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Finding perfect fit no easy task
With eight defensemen competing for seven spots, coach John Tortorella is challenged to achieve the right blend of talent.
By DAMIAN CRISTODERO
Published September 23, 2006
DETROIT - In a sense, Lightning coach John Tortorella is trying to push a square peg into a round hole.
Consider that with just four preseason games remaining, Tampa Bay has eight defensemen fighting to claim seven positions.
Four players are in their first year with the organization, meaning the coaching staff not only is evaluating talent but teaching its system from scratch to 50 percent of the group while hoping some kind of cohesion develops in the process.
"I'm just not sure where it all stands," Tortorella said before Friday night's game with the Red Wings at Joe Louis Arena. "There is so much different blood in there."
Back from last season are Dan Boyle, Nolan Pratt, Paul Ranger and Cory Sarich.
Trying to find a niche are Andy Delmore, Filip Kuba, Doug Janik and Luke Richardson.
All have a lot on their plate as they try to build a rapport and determine who plays best with whom. That can be especially difficult for new arrivals.
The Lightning plays an unconventional and aggressive system in which defensemen are expected to move the puck quickly up ice, then join the rush.
"You can tell them and you can show them but it does take a while," said associate coach Craig Ramsay, who runs the defense.
"Defensemen are really under the gun, so you are going to see some mistakes and see some miscommunication. This is where John and I have to have a lot of one-on-one meetings and two-on-one meetings and really get them to speak to each other."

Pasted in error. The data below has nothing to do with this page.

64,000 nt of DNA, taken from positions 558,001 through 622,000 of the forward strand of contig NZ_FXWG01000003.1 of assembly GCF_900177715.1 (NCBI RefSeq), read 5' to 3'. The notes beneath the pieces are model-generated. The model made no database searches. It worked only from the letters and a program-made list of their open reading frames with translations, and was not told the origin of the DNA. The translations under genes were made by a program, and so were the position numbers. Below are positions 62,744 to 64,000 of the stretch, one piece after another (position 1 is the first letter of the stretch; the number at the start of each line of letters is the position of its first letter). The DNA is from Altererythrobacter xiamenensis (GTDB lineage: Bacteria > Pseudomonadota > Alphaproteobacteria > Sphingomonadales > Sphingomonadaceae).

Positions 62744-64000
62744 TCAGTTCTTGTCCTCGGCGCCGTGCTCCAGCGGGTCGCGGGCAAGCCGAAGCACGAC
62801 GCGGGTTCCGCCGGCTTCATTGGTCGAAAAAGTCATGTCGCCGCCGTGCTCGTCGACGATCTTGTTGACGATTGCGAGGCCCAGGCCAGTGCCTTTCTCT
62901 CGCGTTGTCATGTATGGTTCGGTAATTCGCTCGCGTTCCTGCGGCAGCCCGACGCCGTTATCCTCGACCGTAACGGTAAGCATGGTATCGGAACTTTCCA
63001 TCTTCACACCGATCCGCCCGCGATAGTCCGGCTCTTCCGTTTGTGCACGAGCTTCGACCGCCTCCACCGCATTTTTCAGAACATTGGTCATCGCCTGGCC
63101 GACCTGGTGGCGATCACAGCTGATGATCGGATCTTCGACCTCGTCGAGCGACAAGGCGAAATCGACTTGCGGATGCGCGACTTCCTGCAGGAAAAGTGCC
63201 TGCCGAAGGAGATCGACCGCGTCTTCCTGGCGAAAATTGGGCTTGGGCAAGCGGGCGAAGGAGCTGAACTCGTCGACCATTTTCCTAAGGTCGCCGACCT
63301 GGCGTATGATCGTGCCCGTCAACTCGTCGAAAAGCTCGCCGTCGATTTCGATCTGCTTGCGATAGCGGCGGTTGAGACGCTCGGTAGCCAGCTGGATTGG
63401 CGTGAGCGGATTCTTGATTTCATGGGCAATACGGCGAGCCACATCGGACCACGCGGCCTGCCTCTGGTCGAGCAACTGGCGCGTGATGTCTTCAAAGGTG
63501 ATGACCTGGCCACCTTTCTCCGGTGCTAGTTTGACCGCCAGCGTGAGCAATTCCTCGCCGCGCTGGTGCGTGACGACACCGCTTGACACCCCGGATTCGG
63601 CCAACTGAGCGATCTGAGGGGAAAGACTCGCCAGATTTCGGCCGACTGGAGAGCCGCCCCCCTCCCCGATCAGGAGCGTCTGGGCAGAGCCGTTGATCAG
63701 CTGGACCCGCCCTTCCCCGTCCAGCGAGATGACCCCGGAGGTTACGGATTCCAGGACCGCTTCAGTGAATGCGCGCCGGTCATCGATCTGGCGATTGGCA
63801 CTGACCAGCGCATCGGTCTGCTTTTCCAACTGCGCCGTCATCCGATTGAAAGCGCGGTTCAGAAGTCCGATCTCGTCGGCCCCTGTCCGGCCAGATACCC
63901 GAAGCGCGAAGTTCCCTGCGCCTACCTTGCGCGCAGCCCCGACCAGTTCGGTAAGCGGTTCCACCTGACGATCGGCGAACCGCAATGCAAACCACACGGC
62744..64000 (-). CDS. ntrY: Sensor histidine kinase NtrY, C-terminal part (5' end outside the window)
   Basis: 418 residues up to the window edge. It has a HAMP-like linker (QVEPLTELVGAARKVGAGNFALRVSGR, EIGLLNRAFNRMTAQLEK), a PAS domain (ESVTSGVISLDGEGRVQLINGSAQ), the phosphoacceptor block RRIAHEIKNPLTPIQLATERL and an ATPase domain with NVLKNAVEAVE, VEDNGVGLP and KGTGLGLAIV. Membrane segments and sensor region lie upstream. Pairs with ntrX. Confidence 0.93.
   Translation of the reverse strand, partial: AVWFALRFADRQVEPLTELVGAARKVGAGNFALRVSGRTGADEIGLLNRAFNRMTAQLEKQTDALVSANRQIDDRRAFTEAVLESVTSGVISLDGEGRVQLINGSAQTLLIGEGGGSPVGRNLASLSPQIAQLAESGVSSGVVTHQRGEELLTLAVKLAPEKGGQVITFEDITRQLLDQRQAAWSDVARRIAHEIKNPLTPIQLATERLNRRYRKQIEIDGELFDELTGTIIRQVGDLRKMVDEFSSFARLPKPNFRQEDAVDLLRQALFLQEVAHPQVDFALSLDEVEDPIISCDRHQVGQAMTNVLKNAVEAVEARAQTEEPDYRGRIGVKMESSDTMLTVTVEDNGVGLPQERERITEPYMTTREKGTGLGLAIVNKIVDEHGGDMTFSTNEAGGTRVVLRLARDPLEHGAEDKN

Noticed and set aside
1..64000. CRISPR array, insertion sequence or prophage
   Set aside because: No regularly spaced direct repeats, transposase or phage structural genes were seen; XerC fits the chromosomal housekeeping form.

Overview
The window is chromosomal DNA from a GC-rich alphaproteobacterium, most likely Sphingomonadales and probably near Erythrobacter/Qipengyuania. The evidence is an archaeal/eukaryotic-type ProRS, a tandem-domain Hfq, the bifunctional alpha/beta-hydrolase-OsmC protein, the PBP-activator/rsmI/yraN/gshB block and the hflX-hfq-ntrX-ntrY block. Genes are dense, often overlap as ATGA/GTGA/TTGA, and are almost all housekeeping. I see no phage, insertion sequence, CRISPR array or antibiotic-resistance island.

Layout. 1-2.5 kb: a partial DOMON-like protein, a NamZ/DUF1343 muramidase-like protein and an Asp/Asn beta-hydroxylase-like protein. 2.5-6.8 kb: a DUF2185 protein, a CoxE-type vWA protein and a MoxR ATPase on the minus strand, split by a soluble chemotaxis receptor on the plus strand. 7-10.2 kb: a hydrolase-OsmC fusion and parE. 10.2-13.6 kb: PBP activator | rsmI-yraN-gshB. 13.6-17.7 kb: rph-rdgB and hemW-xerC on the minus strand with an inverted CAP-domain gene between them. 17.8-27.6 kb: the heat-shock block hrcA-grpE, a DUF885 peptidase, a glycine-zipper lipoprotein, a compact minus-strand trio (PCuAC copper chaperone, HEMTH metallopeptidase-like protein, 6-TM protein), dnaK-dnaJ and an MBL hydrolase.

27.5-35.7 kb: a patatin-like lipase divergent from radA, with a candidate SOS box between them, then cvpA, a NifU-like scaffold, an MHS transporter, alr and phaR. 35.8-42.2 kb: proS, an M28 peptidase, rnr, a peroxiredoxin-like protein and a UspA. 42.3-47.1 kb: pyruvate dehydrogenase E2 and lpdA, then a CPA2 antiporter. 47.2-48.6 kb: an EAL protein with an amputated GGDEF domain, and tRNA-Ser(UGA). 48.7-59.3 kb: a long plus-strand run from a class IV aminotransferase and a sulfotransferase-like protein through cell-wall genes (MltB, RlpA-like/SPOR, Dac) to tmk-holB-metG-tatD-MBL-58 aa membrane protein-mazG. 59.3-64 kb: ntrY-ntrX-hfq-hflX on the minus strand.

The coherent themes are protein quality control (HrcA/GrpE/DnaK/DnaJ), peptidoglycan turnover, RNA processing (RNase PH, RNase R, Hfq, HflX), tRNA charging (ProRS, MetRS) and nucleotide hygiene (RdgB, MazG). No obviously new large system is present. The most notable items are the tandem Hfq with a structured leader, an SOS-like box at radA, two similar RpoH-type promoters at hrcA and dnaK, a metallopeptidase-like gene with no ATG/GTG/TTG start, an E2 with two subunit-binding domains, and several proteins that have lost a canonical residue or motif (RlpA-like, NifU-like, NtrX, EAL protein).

Richardson knows the drill, having played under Ramsay in 2000, when he coached the Flyers.
"He's usually right there when you come off the ice, and that's the best time to learn," Richardson said. "And you've got to be able to take criticism in a positive way. That's what it's all about. It's all about making your team better."
The Lightning believes this group, overall, is better than last season's that included Pavel Kubina and Darryl Sydor.
Kubina signed with Toronto as a free agent. Sydor was traded to Dallas in a cost-cutting move.
The conventional wisdom says Kuba and Richardson are a wash. Truth is, they are more mobile. And Kuba, while not the offensive threat of Kubina, is more settled defensively.
Delmore and Janik also can skate, and Tortorella said one of the pluses from the back line during Wednesday's game with the Capitals was "just our ability to get the puck up the ice and skate the puck up the ice. That really helped our power-play breakout."
The question is, how will the jostling for positions play out?
Boyle, Kuba, Pratt, Ranger, Richardson and Sarich are safe.
The last spot seems up for grabs between Delmore, 29, a veteran of 283 NHL games, and Janik, 26, who has 10.
Janik is probably more responsible defensively. But Delmore is a beast on the power play, something Tampa Bay struggled with last season. He scored 25 power-play goals from 2001-03 with the Predators.
How to decide? Perhaps the Lightning doesn't need to.
With spots open on the third and fourth lines, Delmore could move to forward.
That would keep his offensive abilities in the lineup and Janik's mobility on the roster.
But that is just speculation.
One thing is for sure: "All our people came in ready to play," Ramsay said. "They want to learn. They're paying attention. They want to know where they fit."
(subject to change)
SUNDAY: Pregame skate, 10 a.m.
MONDAY: Practice, 11 a.m.
TUESDAY: Practice, 11 a.m.
WEDNESDAY: Off, camp moves to St. Pete Times Forum, Tampa.